I just loaded Aperture on my MBP and will try it out this weekend. We use it at work and, yes, with two monitors, it's makes sorting and editing a pleasure. I've also used iView MediaPro.

Anyone have any opinions between Aperture and iView?
 

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I'm no pro either, and I'm just getting to learn what it can do but, The Gimp (a free program) does just about anything you could want to do to photos. I haven't used PS but I've heard it's quite comparable.....I've been having fun with it anyway: ) Just something you may want to check out.
 

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Aren't you guys missing Photoshop Elements 4? It's a lot less expensive & coupled with iPhoto for presentation is ideal for Unpros & non snooty pros. BTW I've been taking photos for the last 50 years around the world & nobody has complained yet.
TTFN, TeeC
 
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Lightroom does the actual post-processing better (in terms of being easier to use), but Aperture can perform the same functions and provides a better model for keeping your content organized.
Aperature can do a small amount of what Lightroom can do .. until Aperature has "targetted" adjustment modes like lightroom does (for saturation. luminance, curves) and a greyscale mixer that's as good as Lightroom's they'll have a hard time getting me to try Aperature again.

Just my $0.02 as I see a lot of people saying "they both do the same thing" .... but they don't do it in the same way :) Sure you could do, by hand in aperature, what the targetted adjustment tool does, but it's soooo easy in Lightroom :)
 

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Well, to be fair that's sort of what I meant by "in terms of being easier to use."

Lightroom even in beta form had some huge benefits over Aperture v1.0, and I actually used the Lightroom beta (staying with iPhoto for my actual library catalog) until Aperture got to v1.5. Mind you, I also haven't given the actual release version of Lightroom a good run for its money, as I'm more than happy with what Aperture does for me right now.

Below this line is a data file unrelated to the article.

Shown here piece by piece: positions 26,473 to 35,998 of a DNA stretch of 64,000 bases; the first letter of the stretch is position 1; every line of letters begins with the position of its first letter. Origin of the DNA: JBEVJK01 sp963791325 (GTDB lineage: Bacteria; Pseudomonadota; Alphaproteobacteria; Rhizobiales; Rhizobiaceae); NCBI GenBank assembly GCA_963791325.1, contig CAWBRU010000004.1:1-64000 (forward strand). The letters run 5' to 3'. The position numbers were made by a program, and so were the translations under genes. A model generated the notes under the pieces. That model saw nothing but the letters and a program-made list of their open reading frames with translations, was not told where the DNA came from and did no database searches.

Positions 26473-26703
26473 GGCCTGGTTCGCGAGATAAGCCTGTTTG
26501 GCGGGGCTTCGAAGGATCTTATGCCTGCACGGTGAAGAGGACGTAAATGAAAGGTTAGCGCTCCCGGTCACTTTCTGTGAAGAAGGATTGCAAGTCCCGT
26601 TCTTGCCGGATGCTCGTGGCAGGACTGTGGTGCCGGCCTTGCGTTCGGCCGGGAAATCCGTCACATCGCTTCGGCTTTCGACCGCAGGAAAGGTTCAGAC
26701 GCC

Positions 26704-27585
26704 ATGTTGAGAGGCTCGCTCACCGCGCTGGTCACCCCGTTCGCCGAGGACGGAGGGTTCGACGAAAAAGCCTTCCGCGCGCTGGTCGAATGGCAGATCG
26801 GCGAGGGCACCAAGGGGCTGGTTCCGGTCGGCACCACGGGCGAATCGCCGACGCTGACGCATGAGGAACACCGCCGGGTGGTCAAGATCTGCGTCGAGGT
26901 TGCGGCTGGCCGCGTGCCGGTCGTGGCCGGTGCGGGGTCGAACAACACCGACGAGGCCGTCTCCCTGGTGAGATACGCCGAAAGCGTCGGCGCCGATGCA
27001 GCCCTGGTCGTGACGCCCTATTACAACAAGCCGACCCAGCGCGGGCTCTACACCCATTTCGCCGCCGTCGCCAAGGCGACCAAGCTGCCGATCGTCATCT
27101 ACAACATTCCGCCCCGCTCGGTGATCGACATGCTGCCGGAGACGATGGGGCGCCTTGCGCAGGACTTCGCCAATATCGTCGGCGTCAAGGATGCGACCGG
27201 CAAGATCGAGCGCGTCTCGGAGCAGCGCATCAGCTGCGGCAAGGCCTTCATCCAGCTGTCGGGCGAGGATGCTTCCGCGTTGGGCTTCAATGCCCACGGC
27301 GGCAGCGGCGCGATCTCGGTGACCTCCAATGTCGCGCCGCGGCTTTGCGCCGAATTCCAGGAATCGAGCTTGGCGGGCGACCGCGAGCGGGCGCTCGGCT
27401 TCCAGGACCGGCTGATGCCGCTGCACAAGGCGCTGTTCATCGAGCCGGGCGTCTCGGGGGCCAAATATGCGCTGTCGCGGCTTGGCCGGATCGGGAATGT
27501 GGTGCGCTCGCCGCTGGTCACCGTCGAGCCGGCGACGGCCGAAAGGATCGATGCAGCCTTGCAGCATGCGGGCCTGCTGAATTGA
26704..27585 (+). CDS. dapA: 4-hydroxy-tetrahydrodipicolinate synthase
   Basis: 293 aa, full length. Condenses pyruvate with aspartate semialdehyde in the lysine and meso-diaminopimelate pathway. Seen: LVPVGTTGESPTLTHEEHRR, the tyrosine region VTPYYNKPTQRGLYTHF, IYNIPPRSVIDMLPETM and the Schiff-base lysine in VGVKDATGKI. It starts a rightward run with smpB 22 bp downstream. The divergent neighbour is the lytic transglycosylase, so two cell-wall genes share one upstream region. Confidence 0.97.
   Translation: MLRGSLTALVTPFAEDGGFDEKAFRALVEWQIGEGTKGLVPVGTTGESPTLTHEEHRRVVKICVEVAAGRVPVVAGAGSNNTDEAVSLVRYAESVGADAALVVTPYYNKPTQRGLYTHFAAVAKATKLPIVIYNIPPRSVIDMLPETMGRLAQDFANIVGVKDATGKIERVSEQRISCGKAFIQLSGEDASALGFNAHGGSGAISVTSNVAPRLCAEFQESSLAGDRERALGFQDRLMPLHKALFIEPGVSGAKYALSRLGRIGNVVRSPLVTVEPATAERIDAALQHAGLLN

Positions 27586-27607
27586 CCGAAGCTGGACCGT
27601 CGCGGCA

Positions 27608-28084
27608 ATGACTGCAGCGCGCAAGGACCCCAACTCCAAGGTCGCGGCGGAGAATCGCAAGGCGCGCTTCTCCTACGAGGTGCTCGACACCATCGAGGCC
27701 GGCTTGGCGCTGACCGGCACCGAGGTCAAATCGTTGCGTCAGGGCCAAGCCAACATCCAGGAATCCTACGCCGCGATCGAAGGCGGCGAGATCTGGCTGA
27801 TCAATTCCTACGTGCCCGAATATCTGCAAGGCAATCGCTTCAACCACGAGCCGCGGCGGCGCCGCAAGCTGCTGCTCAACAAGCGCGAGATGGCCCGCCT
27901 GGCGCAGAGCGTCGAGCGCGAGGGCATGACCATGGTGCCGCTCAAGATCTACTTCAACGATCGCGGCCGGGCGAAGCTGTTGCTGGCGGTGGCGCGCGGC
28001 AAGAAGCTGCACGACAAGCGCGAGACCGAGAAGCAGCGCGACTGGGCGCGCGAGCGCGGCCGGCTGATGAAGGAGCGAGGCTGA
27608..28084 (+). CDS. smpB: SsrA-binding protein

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Prior to the recent Lightroom upgrade to 1.1, the members of the Aperture camp were saying the Aperture's file management system was superior to Lightroom. Library, Projects, Folders, Smart Folders - all in all a better way to manage photos.

My question is, does the recent upgrade close the gap between the two applications and are they now roughly equal in terms of that functionality?
Thx.
 

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Aren't you guys missing Photoshop Elements 4? It's a lot less expensive & coupled with iPhoto for presentation is ideal for Unpros & non snooty pros.
As a professional photographer, I can't imagine using iPhoto or PS Elements anywhere in my arsenal.

I know a pro or six and not one who makes their living exclusively from photography would consider either software.

Amateurs, semi-pros, absolutely. Pro? Not a chance.

It has nothing to do with being snooty, either. It does, however, have everything to do with functionality and a streamlined workflow.
 

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As a professional photographer, I can't imagine using iPhoto or PS Elements anywhere in my arsenal.

I know a pro or six and not one who makes their living exclusively from photography would consider either software.

Amateurs, semi-pros, absolutely. Pro? Not a chance.

It has nothing to do with being snooty, either. It does, however, have everything to do with functionality and a streamlined workflow.
As a retired professional and still somewhat serious amateur the only issue I have with Elements is the screen clutter, particulary versions 3 and 4. I still use version 2 and revert to version 1 and OS9 if I have a lot to do in a hurry.

Have not tried LightRoom yet as the price is a bit high for these old bones.